Most Obscure on My Shelves – the Far East

While bringing down books from the loft, I realised that I had some very ancient, almost forgotten books there, which have travelled with me across many international borders and house moves. Some of them are strange editions of old favourites, while some are truly obscure choices. I thought I might start a new series of ‘Spot the Weirdest or Most Obscure Book on my Shelf’. Although it can also be interpreted as ‘Books which don’t receive the buzz or recognition which they deserve.’ I would love to hear of anything on your shelves which you consider unusual or obscure or deserving of wider attention? How did you get hold of it? Why do you still keep it? What does it mean to you?

I wish I could say I had a large selection of Chinese, Korean and other literature, but who am I kidding? My main contact with the ‘Orient’ has been via Japan. I’ve tried to stay away from my obvious favourite fiction, however, like Dazai Osamu or Genji Monogatari or Mishima Yukio. None of those are obscure enough…

Charles A. Moore (ed.): The Japanese Mind

I was rather smitten with this when I first started studying Japanese, but in the meantime I’ve recognised it for what it is: another brick in the wall of the myth of Japanese uniqueness. This – in a simplistic nutshell – is the propensity for both Western and Japanese historians, anthropologists, literary critics, philosophers and social scientists to claim that Japanese culture is so different from anything else that it is impossible for anyone outside Japan to truly understand it (or make any valid critical study of it). The words ‘enigmatic’ and ‘paradoxical’ appear so many times throughout this book. While I agree that Japan can seem quite alien to those who have grown up in the Western canon, there are so many Korean and Chinese influences, Buddhist influences and similarities of Shintoism to other pagan religions. Besides, can it not be said of any culture that it is quite unique (especially in the way it mixes and matches and borrows from others)?

This is not the cover page of the edition I have, because that one is white and does not come out well against the background.

Fujiwara Teika (ed.): Hyakunin Isshu – transl. and annotated by Iulia Waniek

A Hundred Poets with One Poem Each (the literal translation of the title) is a Japanese anthology of poetry from the early 13th century. Many of the poems, however, are much older, going back to the 7th century, and the reason why we still have them today is thanks to Fujiwara’s tireless enthusiasm in collecting them. It remains to this day one of the most popular poetry  books in Japan – there is even a New Year’s card game based on intimate knowledge of the poems. The edition I own has each poem in Japanese plus translation, and a bit of commentary/history alongside each one. The poems were translated into Romanian by my former sensei at university, a talented Japanologist and now a good friend. For those of you who are not fluent in Romanian – really, how can you NOT be? – you can read the poems in English, with lovely illustrations and explanations on this site.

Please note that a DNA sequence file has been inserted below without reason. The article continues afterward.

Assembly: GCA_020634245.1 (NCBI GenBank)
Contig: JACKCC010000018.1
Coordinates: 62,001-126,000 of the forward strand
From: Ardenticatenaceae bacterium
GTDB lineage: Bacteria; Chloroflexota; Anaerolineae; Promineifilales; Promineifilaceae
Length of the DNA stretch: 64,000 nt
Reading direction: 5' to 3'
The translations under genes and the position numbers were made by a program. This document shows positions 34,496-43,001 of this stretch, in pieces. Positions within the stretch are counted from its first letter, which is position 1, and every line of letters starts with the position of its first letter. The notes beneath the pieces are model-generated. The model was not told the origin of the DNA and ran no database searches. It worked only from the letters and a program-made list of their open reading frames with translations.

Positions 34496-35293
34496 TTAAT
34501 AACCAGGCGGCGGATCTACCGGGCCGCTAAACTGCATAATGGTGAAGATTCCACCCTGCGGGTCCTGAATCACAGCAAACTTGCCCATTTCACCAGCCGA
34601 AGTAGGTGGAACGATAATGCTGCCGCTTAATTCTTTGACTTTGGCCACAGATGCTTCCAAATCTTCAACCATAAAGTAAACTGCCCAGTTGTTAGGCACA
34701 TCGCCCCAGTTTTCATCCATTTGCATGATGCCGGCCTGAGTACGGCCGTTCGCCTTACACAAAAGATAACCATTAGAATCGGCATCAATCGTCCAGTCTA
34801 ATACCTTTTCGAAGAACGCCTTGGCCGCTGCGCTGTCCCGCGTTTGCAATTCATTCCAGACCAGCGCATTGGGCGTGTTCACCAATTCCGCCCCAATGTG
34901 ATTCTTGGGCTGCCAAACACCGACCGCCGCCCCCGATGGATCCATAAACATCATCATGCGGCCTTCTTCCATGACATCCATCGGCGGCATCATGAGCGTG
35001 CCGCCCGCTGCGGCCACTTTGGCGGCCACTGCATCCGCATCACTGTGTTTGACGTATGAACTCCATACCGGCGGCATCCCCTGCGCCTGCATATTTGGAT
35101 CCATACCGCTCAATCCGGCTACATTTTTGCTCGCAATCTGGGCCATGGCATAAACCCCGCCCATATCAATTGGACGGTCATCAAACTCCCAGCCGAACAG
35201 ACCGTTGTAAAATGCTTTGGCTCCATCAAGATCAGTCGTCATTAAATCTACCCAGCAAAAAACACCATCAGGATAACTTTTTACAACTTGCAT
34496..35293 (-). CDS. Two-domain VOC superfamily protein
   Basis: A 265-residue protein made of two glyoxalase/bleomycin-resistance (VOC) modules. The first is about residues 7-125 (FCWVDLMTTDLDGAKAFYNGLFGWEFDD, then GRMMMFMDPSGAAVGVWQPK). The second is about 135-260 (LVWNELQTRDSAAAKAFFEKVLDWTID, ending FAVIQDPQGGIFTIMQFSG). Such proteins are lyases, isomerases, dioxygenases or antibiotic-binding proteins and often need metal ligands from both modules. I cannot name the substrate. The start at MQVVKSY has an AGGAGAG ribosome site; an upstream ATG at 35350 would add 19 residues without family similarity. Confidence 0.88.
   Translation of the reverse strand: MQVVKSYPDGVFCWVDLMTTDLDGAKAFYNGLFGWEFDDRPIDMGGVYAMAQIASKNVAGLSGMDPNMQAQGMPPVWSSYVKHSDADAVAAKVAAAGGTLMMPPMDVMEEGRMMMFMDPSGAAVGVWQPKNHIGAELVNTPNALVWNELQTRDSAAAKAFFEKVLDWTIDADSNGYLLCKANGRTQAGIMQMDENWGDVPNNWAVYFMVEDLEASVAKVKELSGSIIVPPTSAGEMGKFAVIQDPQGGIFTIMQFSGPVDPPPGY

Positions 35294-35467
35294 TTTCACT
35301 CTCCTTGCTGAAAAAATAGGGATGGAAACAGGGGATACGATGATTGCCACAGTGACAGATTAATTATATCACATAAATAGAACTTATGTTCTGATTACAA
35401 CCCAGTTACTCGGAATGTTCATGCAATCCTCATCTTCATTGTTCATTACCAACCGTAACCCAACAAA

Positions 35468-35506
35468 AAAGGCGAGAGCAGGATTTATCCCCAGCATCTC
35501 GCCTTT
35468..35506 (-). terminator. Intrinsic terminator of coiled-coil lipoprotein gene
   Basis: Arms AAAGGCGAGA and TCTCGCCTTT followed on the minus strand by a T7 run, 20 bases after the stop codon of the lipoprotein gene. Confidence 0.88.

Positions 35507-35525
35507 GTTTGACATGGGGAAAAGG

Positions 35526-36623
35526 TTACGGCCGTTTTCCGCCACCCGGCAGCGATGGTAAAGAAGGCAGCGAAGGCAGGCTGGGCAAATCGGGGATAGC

Theatre performance

Ruxandra Marginean Kohno: The Creative Tradition of Nō Theatre

I can’t resist boasting about another of my talented friends – a former classmate at university, who went on to complete her Ph.D. on the Nō Theatre in Japan, at the prestigious Waseda University in Tokyo. Proving, once and for all, that Japanese culture can be understood and interpreted in a fascinating way by a Western scholar. The author goes beyond the ‘obvious suspect’ which is Zeami (one of the greatest actors and creators of Nō), looking especially at ways in which this type of theatre has been adapted and modernised following the massive cultural changes of the Meiji period (1868-1912), when Japan opened up to the Western world. Ruxandra has a special affinity with theatre, since both of her parents are actors, and she effortlessly weaves in references to Eric Hobsbawm, Umberto Eco, Foucault and Gadamer. This is a revised, bilingual version of her Ph.D. thesis (Japanese/Romanian), published in Romania in 2009.



29 thoughts on “Most Obscure on My Shelves – the Far East”

  1. Oh you are SO wonderfully eclectic MarinaSofia. The theatre one would probably interest me most – though I adore the idea of a card game based on knowledge of poetry.

    1. To be honest, I was rubbish at that card game, just didn’t know more than 2-3 poems by heart. But I’m sure if you are Japanese and halfway paying attention at school…

  2. Second thought, re your observations about cultures all borrowing from each other and influenced by each other…It’s rather the only HOPE for us, isn’t it, to be open to the other, to dialogue with the other, and to allow contact to change and widen our perspective. Perhaps the grit of an alien idea working on us to create a new pearl. The more we try to isolate ourselves into ideas of purity, the more we are likely to stultify, fossilise….And much, much worse. In the arts, there’s a kind of dynamism when ‘new’ and established ideas and influences meet each other, and a reconciliation of opposites comes out of that struggle